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Freedom Rider Recalls Passage Of Civil Rights Act

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Derrick Blakley Derrick Blakley
Derrick Blakley is a general assignment reporter for CBS 2...
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(CBS) – 50 years ago Wednesday, President Lyndon Johnson signed the Civil Rights Act, and with a stroke of a pen, equal treatment for African-Americans became law.

But the law may not have become reality without pressure from defiant young college students, known as freedom riders.

CBS 2’s Derrick Blakley has the story of a local man who risked his life for freedom.

Thomas Armstrong is 72 now and lives in Naperville. He grew up in segregated Mississippi but somehow found the courage to push for change, even under threat of death.

On this day, in 1964, after LBJ signed the Civil Rights Act, Armstrong says he could feel a burden lifted.

“It made our lives much easier. We even felt freer,” said Armstrong.

But without the courage of young people like Armstrong, then a student at Mississippi’s Tougaloo College, it may never have happened.

“We knew that was something we had to do,” said Armstrong.

Starting in 1958, under leadership of Medgar Evers, Armstrong began registering Mississippi blacks to vote.

“People were being killed for doing that,” Armstrong said.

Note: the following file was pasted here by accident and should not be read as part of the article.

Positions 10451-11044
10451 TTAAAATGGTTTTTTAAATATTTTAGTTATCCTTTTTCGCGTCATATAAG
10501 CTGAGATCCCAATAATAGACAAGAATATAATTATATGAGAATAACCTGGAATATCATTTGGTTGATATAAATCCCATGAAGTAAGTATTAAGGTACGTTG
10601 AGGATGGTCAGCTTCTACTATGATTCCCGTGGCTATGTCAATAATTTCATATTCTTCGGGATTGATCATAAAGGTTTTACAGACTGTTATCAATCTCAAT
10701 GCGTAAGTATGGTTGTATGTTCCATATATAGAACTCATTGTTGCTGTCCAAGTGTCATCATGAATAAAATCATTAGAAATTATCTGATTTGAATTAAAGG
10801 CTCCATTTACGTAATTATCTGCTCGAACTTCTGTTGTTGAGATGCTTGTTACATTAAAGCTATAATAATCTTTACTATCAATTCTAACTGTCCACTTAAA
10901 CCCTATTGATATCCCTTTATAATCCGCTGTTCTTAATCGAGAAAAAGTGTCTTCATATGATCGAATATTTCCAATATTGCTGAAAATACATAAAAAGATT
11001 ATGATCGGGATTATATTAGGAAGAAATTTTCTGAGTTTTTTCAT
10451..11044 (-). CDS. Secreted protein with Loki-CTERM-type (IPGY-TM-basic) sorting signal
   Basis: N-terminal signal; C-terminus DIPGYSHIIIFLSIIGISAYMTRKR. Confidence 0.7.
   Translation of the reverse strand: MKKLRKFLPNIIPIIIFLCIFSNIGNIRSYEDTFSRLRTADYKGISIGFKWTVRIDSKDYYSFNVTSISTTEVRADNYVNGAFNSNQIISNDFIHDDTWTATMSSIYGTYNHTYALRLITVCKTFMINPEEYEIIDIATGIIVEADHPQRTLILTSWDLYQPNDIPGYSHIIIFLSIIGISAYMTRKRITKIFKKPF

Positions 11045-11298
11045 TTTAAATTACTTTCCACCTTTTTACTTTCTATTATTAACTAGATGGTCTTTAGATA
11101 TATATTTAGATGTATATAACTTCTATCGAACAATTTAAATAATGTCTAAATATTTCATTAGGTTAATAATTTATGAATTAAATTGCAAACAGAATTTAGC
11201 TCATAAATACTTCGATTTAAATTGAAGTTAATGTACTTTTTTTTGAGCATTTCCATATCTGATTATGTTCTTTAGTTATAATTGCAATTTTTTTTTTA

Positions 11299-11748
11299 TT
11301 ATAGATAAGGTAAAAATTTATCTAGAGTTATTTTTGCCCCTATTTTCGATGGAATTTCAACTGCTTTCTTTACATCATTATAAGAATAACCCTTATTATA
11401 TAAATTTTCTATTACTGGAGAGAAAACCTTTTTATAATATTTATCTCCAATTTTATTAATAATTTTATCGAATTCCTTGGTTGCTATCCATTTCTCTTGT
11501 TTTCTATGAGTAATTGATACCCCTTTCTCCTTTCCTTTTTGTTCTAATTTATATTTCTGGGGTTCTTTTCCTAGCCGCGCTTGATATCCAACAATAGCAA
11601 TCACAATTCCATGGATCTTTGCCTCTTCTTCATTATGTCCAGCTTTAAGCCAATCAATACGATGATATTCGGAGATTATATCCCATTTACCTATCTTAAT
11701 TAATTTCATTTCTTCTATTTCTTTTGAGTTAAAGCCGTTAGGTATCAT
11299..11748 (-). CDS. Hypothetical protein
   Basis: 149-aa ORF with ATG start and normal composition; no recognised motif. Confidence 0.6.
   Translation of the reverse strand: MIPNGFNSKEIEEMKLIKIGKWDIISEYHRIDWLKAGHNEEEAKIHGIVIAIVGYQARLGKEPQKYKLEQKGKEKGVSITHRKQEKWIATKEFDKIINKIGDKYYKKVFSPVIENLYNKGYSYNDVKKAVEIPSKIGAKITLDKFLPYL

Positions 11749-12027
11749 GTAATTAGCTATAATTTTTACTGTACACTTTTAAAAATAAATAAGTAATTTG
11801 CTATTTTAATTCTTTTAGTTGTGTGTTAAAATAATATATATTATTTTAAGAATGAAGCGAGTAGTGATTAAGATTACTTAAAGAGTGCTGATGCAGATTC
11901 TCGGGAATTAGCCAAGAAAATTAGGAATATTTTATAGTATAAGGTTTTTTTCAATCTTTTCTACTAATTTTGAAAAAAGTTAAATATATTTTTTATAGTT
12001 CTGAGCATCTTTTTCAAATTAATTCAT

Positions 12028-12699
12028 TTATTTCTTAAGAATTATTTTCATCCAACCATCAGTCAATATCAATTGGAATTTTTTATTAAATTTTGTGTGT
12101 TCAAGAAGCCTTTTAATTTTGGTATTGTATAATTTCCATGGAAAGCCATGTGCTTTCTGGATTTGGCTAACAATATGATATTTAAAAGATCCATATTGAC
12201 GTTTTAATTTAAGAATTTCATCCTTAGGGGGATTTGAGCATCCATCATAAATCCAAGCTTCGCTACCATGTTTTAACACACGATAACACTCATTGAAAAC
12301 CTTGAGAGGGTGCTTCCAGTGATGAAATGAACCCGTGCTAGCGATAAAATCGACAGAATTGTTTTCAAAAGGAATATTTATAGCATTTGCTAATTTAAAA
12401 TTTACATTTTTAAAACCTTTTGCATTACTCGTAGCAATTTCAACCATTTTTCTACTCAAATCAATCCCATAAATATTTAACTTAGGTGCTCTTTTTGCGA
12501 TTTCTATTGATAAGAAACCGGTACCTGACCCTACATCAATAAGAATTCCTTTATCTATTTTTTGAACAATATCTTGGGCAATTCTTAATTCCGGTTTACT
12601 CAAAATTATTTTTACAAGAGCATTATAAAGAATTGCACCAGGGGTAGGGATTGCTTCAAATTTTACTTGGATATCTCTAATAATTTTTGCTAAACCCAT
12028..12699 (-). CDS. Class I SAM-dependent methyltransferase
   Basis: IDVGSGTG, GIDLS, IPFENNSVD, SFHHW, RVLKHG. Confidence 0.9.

By 1961, busloads of college students known as freedom riders headed south, defying Jim Crow laws, suffering beatings and KKK ambushes.

“We watched freedom riders being beaten in Birmingham on their way in to Jackson, Mississippi,” said Armstrong.

“We were afraid that once they arrived in Jackson, Mississippi they were all going to be killed…we thought the only thing we could do as students to help them was to get into jail with them, then maybe they wouldn’t kill everybody.”

But police wouldn’t let Armstrong board the bus for New Orleans in Jackson. Instead, he was arrested, threatened and interrogated for three days.

“Simple, stupid questions, are you a communist? Who sent you here? What communist party group do you belong to?”

He was released, but after that point, the Klan was on his trail. He fled Mississippi, relocated first in Kansas City and eventually here Illinois.

Armstrong says, he’s proud of progress made, but the battle for equality isn’t over, it’s simply changed.

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